The main reason I go through the process of keeping a database of homebrew figures is to run analysis on the results and hopefully learn something from each batch. In this case, I’m looking at finding the correlation between the percentage of keg hops a batch has and my ability to detect hop aroma in the finished beer. To do this, I used the figures for the 23 hoppy beers I have entered into the database after removing the non-hoppy and wild beers.

Although I already suspected that adding hops to a keg and leaving them in during consumption would increase my ability to detect hop aroma, I wanted to see if I could put a statistical number on the process. For each beer I brew, one of the many data points I record in the tasting phase is on a score from 0 to 5 my ability to detect hop aroma in the finished brew (0 = none to 5 = highest). In addition, after each beer’s ingredients gets entered, the percentage of keg hops to the overall dry hop build gets automatically calculated. To test the data in this particular case, I ran a correlation between the hop aroma detectability score and the percentage of keg hops to the overall dry hop build. The result showed a positive correlation coefficient of 0.73. Although a correlation does not imply causation, that’s a fairly convincing number. Remember a correlation of 1 is a perfect positive correlation.

Correlation Between Percentage of Keg Hops and Hop Aroma Detectability

Looking at the scatter chart below of the same set of data, it’s clear that the process of dry hopping in the keg shows an upward trendline of detecting hop aroma in the finished beer. Remember that the beers with a 0.00% keg hop additions did receive dry hopping prior to kegging or bottling.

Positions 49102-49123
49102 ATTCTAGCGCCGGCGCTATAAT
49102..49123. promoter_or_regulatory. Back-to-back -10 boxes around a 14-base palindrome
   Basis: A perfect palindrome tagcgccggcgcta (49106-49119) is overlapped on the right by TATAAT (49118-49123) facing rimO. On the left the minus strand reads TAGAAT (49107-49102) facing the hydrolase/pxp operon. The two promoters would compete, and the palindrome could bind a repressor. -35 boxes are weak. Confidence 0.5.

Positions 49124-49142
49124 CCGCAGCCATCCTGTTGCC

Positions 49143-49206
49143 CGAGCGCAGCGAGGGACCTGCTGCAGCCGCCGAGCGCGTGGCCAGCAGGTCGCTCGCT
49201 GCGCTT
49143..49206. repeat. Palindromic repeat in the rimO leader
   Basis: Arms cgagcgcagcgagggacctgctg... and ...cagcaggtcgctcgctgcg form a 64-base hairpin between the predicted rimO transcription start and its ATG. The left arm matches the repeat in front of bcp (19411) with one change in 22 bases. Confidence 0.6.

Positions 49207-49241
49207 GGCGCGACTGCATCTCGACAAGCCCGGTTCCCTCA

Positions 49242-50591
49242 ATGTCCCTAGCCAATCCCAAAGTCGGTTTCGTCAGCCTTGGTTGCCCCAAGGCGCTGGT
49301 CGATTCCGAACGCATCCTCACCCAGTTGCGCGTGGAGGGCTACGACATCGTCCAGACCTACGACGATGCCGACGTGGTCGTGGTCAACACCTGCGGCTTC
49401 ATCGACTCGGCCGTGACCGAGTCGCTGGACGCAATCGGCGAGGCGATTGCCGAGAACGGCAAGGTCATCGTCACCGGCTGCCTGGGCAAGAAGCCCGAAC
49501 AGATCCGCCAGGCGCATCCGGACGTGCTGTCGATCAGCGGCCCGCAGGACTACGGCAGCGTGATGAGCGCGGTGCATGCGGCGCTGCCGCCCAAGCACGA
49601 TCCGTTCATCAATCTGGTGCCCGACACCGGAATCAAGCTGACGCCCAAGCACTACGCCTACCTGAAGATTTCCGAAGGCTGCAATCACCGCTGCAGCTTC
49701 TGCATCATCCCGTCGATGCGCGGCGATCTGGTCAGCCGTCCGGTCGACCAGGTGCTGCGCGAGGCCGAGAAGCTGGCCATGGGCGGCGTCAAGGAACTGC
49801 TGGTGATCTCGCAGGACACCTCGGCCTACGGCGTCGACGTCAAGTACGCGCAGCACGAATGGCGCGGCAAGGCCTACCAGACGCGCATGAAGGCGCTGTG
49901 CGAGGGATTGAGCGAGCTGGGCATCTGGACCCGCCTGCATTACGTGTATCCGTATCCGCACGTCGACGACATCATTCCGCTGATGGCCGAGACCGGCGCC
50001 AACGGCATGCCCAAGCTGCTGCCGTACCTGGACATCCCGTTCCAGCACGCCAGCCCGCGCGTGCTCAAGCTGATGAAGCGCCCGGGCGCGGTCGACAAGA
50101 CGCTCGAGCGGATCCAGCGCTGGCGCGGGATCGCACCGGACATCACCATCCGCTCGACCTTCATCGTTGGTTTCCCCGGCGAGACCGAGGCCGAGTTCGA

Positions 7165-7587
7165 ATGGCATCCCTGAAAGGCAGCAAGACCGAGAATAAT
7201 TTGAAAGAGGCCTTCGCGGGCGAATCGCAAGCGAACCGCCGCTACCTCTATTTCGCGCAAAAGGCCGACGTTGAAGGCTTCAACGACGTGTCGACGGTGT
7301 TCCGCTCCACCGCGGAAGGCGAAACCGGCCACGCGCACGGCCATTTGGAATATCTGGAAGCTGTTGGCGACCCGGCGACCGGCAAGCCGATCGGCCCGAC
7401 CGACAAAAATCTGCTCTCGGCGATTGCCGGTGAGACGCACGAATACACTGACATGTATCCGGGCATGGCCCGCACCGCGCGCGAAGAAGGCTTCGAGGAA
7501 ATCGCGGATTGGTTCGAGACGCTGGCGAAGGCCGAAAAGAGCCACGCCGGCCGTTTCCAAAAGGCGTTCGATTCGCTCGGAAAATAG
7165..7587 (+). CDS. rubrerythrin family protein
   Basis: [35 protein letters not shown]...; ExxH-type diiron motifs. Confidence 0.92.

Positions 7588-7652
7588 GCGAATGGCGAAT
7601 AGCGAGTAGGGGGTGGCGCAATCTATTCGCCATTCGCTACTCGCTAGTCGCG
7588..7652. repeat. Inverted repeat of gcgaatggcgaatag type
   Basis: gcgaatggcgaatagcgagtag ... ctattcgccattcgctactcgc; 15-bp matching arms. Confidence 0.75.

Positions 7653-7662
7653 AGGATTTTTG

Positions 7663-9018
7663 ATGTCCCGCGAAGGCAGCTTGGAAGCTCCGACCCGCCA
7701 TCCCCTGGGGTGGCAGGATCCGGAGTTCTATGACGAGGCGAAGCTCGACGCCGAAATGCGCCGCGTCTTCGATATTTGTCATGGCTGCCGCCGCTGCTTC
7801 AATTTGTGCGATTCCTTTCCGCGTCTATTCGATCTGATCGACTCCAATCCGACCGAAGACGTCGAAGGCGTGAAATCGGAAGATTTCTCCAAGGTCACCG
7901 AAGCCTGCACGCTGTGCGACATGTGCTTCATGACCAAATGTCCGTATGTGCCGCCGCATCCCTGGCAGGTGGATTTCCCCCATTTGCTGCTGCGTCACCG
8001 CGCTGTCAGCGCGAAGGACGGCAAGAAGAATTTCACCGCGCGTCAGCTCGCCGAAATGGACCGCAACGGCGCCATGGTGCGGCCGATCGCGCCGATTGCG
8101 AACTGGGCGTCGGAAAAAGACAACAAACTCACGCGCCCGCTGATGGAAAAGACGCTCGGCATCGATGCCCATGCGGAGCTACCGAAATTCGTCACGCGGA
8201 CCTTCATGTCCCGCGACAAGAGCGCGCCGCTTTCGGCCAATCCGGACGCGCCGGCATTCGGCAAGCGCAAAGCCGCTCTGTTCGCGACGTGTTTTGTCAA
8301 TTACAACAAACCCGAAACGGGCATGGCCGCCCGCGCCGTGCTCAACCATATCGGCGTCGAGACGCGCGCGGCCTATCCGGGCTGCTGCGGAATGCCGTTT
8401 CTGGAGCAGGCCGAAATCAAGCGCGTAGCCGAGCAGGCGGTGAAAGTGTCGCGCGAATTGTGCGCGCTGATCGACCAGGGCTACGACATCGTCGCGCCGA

Keg Hop Percentage to Hop Aroma DetectabilityAgain, I’m not shocked by the results, but it’s interesting to see it presented in an analytical form. Of course, all of this data is accumulated by beers brewed with my chosen methods for brewing. In other words, if you have some crazy effective method of dry hopping your beers prior to kegging then your results could vary. In my case, I switched up the dry hopping process often, which can be viewed in the database. Some batches were dry hopped for a week and some for a few days. Other batches were dry hopped in multiple doses at both high and low temperatures, but those are all variables for future analysis. Having said that, the one takeaway that is clear to me is that if my goal is to get a huge hit of hop aroma in the finished beer, I probably will not get there by bottling/priming (sorry non-keggers). As you can see from the chart above, none of the beers that were only dry hopped prior to kegging received a hop aroma score above 3 (which is obviously any hoppy beer bottled/primed), while every beer except two that received keg hops scored above 3.

Check Out My Book!

The New IPA: Scientific Guide to Hop Aroma and Flavor

In the NEW IPA, Scott Janish scours through hundreds of academic studies, collecting and translating the relevant hop science into one easily digestible book. Through experiments, lab tests, discussions with researchers, and interviews with renowned and award-winning commercial brewers, the NEW IPA will get you to think differently about brewing processes and ingredient selection that define today's hop-forward beers. It's a must-have book for those that love to brew hoppy hazy beer and a scientific guide for those who want to push the limits of hop flavor and aroma!

Available in paperback, ebook, and audiobook on Amazon! Also available in iTunes and the Google Play Book Store!

Connect on Social! 



Subscribe to Blog Posts Below! 

You have Successfully Subscribed!